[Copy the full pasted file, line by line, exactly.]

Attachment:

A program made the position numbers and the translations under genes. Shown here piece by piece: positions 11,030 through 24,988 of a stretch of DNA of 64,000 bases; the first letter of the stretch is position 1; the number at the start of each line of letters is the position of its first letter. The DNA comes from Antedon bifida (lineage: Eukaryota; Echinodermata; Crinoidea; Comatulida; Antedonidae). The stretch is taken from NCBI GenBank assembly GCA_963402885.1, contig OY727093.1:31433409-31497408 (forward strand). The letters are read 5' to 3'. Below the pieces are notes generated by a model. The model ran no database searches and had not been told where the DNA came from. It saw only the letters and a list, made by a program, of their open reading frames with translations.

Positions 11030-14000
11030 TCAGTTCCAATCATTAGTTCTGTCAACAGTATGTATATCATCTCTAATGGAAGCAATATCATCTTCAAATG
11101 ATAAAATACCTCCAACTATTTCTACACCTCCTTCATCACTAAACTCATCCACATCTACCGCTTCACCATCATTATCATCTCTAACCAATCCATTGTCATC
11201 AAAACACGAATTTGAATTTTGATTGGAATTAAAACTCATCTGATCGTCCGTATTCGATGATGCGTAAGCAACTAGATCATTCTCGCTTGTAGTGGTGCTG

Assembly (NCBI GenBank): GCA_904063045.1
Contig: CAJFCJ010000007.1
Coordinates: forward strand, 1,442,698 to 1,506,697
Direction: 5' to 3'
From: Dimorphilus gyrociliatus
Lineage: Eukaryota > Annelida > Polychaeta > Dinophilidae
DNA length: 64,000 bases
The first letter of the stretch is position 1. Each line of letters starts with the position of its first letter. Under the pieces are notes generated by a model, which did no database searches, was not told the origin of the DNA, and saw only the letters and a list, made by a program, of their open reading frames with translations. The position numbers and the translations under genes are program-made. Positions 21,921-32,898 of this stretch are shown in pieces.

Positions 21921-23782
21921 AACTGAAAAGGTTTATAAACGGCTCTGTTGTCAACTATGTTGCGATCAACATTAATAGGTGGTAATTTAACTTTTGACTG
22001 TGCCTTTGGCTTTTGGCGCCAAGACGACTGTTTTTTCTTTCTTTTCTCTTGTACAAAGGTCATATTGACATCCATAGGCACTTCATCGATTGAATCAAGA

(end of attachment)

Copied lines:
A program made the position numbers and the translations under genes. Shown here piece by piece: positions 11,030 through 24,988 of a stretch of DNA of 64,000 bases; the first letter of the stretch is position 1; the number at the start of each line of letters is the position of its first letter. The DNA comes from Antedon bifida (lineage: Eukaryota; Echinodermata; Crinoidea; Comatulida; Antedonidae). The stretch is taken from NCBI GenBank assembly GCA_963402885.1, contig OY727093.1:31433409-31497408 (forward strand). The letters are read 5' to 3'. Below the pieces are notes generated by a model. The model ran no database searches and had not been told where the DNA came from. It saw only the letters and a list, made by a program, of their open reading frames with translations.

Positions 11030-14000
11030 TCAGTTCCAATCATTAGTTCTGTCAACAGTATGTATATCATCTCTAATGGAAGCAATATCATCTTCAAATG
11101 ATAAAATACCTCCAACTATTTCTACACCTCCTTCATCACTAAACTCATCCACATCTACCGCTTCACCATCATTATCATCTCTAACCAATCCATTGTCATC
11201 AAAACACGAATTTGAATTTTGATTGGAATTAAAACTCATCTGATCGTCCGTATTCGATGATGCGTAAGCAACTAGATCATTCTCGCTTGTAGTGGTGCTG

Assembly (NCBI GenBank): GCA_904063045.1
Contig: CAJFCJ010000007.1
Coordinates: forward strand, 1,442,698 to 1,506,697
Direction: 5' to 3'
From: Dimorphilus gyrociliatus
Lineage: Eukaryota > Annelida > Polychaeta > Dinophilidae
DNA length: 64,000 bases
The first letter of the stretch is position 1. Each line of letters starts with the position of its first letter. Under the pieces are notes generated by a model, which did no database searches, was not told the origin of the DNA, and saw only the letters and a list, made by a program, of their open reading frames with translations. The position numbers and the translations under genes are program-made. Positions 21,921-32,898 of this stretch are shown in pieces.

Positions 21921-23782
21921 AACTGAAAAGGTTTATAAACGGCTCTGTTGTCAACTATGTTGCGATCAACATTAATAGGTGGTAATTTAACTTTTGACTG
22001 TGCCTTTGGCTTTTGGCGCCAAGACGACTGTTTTTTCTTTCTTTTCTCTTGTACAAAGGTCATATTGACATCCATAGGCACTTCATCGATTGAATCAAGA